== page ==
Da mihi animas caetera tolle (Give me souls, disregard the rest.) — St. Don Bosco

There are different kinds of spiritual gifts, but the same Spirit gives them. There are different ways of serving, but the same Lord is served. There are different abilities to perform service, but the same God gives ability to all for their particular service. —1 Corinthians 12:4-6

During the latter half of the 19th century, as Europe's poor were suffering from the effects of industrialization, St. John Bosco saw how most of the children in his village remained uneducated and without faith in God. John grew up poor, but whenever he had an extra penny, he would go to the many circuses and fairs that visited his region of Italy. He watched in rapt attention when magicians performed the impossible. Being a precocious child, he reasoned some tricks out. Sometimes he would beg magicians to teach him. With this knowledge, he put on free magic shows for the village children. Being devout, he would take the opportunity to repeat the homily he heard at church on the previous Sunday to his audience.

As Don Bosco (“Don” is an Italian honorific equivalent to “Sir” or “Mister”) grew up, he chose to became a priest. He was ordained in 1841 and dedicated his priesthood ministry to teaching and working exclusively with the poor children and youth in the city of Turin. He served as chaplain for a hospice for wayward girls and feeding and clothing the poor was his main concerns. Once accomplished, he turned his attentions to their spiritual development. When Don Bosco became a priest, he dedicated himself to helping children. He needed a way to get kids to church, back in school and accepting the aid he offered. He remembered his early success with the children in his village and realized magic would best catch the kids' attention. He used to perform a trick where he turned three separate ropes into a single rope to illustrate the mystery of the Blessed Trinity. He also would pull coins from ears and change pebbles into candy, delighting the children in his care. It's not a great stretch of the imagination to understand why magicians consider Don Bosco their patron saint.

Don Bosco's efforts at teaching spiritual values with magic tricks was the beginning of the birth of what magicians refer to as “Gospel Magic” — the tailoring of a magic performance so that it can be used to teach catechism. Magic is an excellent means by which to get across a point, including religious ones.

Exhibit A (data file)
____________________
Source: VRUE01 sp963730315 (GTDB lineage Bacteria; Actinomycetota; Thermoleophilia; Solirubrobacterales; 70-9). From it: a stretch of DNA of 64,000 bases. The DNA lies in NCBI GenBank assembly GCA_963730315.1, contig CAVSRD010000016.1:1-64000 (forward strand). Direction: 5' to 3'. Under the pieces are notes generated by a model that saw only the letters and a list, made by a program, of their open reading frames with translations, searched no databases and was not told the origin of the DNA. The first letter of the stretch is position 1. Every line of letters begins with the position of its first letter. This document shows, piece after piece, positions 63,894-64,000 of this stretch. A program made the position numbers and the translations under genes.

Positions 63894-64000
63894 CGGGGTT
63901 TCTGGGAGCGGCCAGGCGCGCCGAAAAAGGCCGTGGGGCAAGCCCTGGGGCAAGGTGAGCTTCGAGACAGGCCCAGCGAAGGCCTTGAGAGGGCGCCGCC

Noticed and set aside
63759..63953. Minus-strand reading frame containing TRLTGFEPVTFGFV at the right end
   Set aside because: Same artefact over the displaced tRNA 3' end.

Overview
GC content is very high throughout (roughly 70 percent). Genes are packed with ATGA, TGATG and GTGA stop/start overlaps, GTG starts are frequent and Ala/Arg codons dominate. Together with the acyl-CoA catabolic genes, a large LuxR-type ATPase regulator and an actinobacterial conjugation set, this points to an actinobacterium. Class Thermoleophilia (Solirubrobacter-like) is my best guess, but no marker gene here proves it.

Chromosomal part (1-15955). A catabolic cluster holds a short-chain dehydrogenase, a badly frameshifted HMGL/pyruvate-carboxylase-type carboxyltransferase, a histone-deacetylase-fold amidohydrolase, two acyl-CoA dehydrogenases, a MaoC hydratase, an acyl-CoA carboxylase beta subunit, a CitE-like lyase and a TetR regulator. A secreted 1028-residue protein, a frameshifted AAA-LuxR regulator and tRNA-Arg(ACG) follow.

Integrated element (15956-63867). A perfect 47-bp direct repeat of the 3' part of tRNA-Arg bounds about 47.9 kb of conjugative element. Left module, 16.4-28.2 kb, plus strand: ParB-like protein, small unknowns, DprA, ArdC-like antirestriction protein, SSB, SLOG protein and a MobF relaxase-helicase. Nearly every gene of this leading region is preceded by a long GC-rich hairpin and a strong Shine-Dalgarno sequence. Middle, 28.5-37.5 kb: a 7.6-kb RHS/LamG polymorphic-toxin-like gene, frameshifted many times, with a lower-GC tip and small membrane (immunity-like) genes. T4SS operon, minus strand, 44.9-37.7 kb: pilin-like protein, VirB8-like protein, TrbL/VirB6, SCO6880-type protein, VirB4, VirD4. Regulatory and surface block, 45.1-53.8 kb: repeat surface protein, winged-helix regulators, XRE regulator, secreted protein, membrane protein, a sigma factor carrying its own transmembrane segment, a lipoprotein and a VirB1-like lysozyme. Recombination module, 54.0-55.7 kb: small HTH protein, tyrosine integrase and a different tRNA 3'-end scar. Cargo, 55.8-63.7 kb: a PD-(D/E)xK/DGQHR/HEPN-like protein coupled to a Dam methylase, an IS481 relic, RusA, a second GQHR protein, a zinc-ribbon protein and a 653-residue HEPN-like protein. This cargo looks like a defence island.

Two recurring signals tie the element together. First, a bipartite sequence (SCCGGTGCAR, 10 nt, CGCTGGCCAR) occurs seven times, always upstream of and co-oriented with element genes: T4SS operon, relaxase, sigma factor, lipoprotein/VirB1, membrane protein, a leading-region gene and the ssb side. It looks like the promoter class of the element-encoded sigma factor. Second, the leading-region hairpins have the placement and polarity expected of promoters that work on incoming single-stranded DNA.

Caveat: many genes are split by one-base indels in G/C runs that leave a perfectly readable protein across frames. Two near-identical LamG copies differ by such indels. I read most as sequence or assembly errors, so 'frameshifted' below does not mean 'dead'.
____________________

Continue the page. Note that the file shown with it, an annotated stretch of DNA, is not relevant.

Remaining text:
Don Bosco wasn’t merely a magic dilettante who did a card trick here and there. He was Master Magician who invented many tricks, several of which very few professionals still understand.

In his diary, he described performing the classic tricks like the Cups-and-Balls. He vanished coins, read minds and knew the exact amount of money in a volunteer’s pocket. He was able to fool volunteers into mistaking black for white. He would multiply balls and eggs, change water into wine, and kill and chop up a rooster before bringing it back to life again so that it crowed better than before.

Don Bosco's spirituality centered around an educational system of joyful hope. To him, education was a means to direct oneself toward God. He begged his children to be joyful and to exult in the Lord. In many ways, his spirituality of joy is reminiscent of his fellow countryman, St. Francis of Assisi. Both taught the giving over oneself to the unmitigated happiness of experiencing God. Don Bosco was the antithesis of a Jansenist schoolmarm. He wanted Christians to delight in the Lord and to take to heart Christ's admonition that we should all become “as small children.” (Matthew 18:1-4)

As we read Scriptures, wherever Christ was, those around Him were joyous:

  • The Magi who visited Him when He was an infant. (Matthew 2:9)
  • The angel that announced His birth prophesized that it would bring great joy to the world. (Luke 2:10)
  • The Apostles visiting His tomb were similarly joyous when they found it empty. (Matthew 28:8)
  • It is the Spirit that produces this in our hearts. (Romans 14:17, 15:13, Galatians 5:22)
  • Similarly, Christ describes the Kingdom of Heaven as a man who finds a great treasure in a field who sells all that he has to purchase the field (Matthew 13:44)
  • Or a shepherd who delights at locating a lost sheep (Luke 15:3-7)
  • Or a woman who spends nine silver coins and an evening's worth of lamp oil to throw a coin finding party. (Luke 15:8)
  • It is the same joy that awaits us in heaven. (Luke 6:23, 1 Peter 1:8, 4:13, Hebrews 12:2, Revelation 14:13, 19:9, 22:14)

It's little wonder that Don Bosco would look upon a field of children playing and see God's promise played out before him. He believed children's entertainment was how they celebrate the life that God gave them. It was how children experience the joy of the moment; how they live fully in God. To become too serious about work or religion or even studies would not be appropriate. He sought balance in all things and certainly in the lives of the children in his care. It's not strange to think that he chose magic to reach kids.

Don Bosco was deeply imbued with God's love and inspired by His mysteries. When he considered the minds of the children around him, certainly Don Bosco saw how much more accepting of God's mysteries they were than adults. He must have often wished to be converted and become as the children in his care so that he too might enter into the kingdom of heaven. (Matthew 18:3) It's not so strange to think that Don Bosco responded to God's mysteries with mysteries of his own.